Potential Problems of Facebook’s Fundraising Tool

Nikole Hahn

Potential Problems of Facebook’s Fundraising Tool

Nikole Hahn

With 2.13 billion active users, Facebook seeks to provide all your needs on its social media platform, including how you fundraise. At first glance, the tool appears to encourage people to raise funds in engaging and sympathetic ways, helping the nonprofit tell its story to the world. When you use the free tool, you realize it’s not as versatile as your other, paying methods. But using outside links like your webpage, requires a little creativity as in the case of this example of posting a Youtube video.

According to this site:

“If you haven’t figured out by now, Facebook and Google (Google owns YouTube) are not best friends. So, when you create an amazing video, upload it to YouTube, and are ready to share it with the network you’ve painstakingly built on Facebook… be prepared for a lackluster response. No, it’s not because Facebook limits who sees your newsfeed now (although they do, kind of), it’s because of the way Facebook displays YouTube videos. Update: It’s not just YouTube videos, it’s pretty much any content hosted outside of Facebook and shared (tumblr, your website, other video platforms, news sites, etc).”

Facebook encourages postings that originate from Facebook. A person can opt to raise money for a cause on their status update. It’s easy and quick. Grass roots efforts online are more powerful than paid ads. According to a February 2018 article from,

For non-profits like churches and missionary organizations, the fundraising tool has a long way to go before they can match what these organizations are already using.

  • Current fundraising methods have memo lines for missionaries and budgets or special needs. The fundraising tool on Facebook is strictly one donation.
  • Current fundraising methods give non-profits access to their funds within a few days. Facebook’s new fundraising tool says it can take 60-75 days.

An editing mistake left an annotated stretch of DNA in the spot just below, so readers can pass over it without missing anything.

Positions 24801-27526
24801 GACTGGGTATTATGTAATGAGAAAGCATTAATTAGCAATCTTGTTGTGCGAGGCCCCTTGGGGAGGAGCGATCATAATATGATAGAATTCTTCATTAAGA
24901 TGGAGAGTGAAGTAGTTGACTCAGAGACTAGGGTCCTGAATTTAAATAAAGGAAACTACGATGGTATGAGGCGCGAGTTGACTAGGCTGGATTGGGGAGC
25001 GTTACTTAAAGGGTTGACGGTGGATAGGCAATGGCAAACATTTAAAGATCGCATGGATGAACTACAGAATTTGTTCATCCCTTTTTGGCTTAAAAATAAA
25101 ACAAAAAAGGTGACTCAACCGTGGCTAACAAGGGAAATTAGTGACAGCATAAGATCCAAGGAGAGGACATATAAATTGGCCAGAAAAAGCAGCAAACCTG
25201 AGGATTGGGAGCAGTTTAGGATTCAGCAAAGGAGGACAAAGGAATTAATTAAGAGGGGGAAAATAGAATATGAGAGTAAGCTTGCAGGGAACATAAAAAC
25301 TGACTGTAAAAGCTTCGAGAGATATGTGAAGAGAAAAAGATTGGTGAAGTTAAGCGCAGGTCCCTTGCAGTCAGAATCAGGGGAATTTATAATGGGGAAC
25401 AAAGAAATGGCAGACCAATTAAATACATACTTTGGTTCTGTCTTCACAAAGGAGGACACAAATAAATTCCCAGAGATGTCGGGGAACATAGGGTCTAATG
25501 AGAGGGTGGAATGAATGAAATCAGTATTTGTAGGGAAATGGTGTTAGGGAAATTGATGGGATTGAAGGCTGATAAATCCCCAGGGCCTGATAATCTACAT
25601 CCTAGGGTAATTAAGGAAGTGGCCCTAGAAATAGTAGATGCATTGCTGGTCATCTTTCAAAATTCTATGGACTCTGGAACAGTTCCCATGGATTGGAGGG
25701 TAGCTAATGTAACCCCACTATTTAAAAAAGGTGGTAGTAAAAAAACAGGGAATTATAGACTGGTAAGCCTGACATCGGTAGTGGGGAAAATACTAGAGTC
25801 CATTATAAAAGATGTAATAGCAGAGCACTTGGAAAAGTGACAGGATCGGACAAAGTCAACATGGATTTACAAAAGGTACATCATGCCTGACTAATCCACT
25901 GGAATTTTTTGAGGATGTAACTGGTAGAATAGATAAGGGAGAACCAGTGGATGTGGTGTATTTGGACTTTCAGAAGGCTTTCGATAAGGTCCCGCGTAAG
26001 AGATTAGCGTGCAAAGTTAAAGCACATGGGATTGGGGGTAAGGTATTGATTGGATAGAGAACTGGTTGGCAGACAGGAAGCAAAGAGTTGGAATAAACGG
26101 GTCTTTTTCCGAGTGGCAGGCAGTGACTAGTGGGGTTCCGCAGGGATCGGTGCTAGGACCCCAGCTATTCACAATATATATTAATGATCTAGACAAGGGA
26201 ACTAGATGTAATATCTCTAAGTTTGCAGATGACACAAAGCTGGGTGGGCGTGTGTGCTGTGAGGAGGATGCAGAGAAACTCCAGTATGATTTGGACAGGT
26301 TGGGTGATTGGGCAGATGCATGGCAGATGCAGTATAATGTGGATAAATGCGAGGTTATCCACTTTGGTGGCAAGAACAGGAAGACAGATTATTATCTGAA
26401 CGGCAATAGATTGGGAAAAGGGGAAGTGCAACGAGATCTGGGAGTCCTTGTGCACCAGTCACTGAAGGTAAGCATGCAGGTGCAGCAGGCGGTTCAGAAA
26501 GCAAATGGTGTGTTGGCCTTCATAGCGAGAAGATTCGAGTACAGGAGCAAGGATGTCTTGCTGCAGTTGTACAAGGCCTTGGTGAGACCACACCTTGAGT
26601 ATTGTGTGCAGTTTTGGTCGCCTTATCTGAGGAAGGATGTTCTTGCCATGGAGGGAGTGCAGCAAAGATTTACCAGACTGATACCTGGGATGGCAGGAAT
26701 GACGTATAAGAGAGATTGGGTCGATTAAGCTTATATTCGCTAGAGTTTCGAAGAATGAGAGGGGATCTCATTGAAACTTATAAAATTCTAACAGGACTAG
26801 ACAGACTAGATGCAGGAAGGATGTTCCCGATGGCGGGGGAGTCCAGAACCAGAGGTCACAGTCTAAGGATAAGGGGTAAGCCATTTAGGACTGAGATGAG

• To share your website or giving URL to Facebook, you must create a post that doesn’t appear like it is taking Facebook’s people away from its platform, including uploading a stock photo or real photo, putting the link in the status with your story (or in the comments after the fact). The new fundraising tool allows anyone on a non-profit’s behalf to post a compelling story, click on their nonprofit name, and donate, inviting the posters’ followers to donate.

For a church or missionary organization, the potential problems are these:

  • People donate, and call or email the church office to make sure their donation gets to the right account or budget line item, creating a potential traffic jam of activity of dealing with that problem at a most inconvenient time when church staff need to focus on other things.
  • People, especially those unfamiliar with how to use Facebook, may see one person raise money online for a missionary organization and copy them, not realizing their funds are not getting to a specific missionary. Instead, it gets credited after a while to the organization in total.

If this tool could tweak its platform to have memo lines designating funds to specific people or budget items, a church or missionary organization might greatly benefit from others telling its story through their followers’ personal social media account.

The prospect of having partners help fundraise online for the missionaries and agencies they support is exciting! But it isn’t always as simple as it might seem. A good course of action might be to contact your worker directly and express your desire to help them raise funds. As a worker myself trying to gather support, I can tell you that a message, email, or phone call like that, whether or not it ultimately raises funds, would definitely raise my spirits.




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